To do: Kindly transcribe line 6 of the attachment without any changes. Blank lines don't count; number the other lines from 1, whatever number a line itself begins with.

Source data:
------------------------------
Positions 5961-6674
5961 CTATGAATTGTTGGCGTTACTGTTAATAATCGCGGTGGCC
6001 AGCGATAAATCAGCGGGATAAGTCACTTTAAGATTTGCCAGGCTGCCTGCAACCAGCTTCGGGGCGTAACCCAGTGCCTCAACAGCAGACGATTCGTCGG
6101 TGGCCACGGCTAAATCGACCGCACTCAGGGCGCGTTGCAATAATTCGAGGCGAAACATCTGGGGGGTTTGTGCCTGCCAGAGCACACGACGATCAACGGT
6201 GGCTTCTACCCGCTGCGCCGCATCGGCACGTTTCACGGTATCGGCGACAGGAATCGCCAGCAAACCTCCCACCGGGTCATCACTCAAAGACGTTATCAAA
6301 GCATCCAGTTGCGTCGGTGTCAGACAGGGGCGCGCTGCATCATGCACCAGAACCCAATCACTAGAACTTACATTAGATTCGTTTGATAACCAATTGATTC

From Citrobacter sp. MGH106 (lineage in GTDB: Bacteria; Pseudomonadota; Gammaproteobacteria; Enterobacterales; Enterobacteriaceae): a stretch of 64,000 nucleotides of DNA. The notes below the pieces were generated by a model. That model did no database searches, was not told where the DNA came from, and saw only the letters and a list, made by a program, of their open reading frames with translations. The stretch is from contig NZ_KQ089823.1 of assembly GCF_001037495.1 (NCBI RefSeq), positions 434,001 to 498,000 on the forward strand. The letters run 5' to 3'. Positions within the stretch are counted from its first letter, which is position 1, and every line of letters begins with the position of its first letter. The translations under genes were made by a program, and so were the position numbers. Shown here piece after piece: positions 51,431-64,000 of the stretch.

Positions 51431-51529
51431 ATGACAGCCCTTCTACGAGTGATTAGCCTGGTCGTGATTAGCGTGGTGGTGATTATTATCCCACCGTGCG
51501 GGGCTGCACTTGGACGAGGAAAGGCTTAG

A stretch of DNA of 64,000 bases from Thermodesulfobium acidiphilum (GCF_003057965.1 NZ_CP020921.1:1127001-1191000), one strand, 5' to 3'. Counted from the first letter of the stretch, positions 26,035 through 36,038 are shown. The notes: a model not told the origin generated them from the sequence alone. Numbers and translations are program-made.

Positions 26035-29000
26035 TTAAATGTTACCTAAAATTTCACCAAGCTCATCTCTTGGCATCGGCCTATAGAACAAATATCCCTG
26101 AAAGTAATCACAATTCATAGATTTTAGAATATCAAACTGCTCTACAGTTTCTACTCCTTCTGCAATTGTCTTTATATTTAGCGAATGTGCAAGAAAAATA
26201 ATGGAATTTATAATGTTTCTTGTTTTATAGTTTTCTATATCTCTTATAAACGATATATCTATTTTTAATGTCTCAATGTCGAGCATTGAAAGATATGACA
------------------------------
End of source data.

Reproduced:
6301 GCATCCAGTTGCGTCGGTGTCAGACAGGGGCGCGCTGCATCATGCACCAGAACCCAATCACTAGAACTTACATTAGATTCGTTTGATAACCAATTGATTC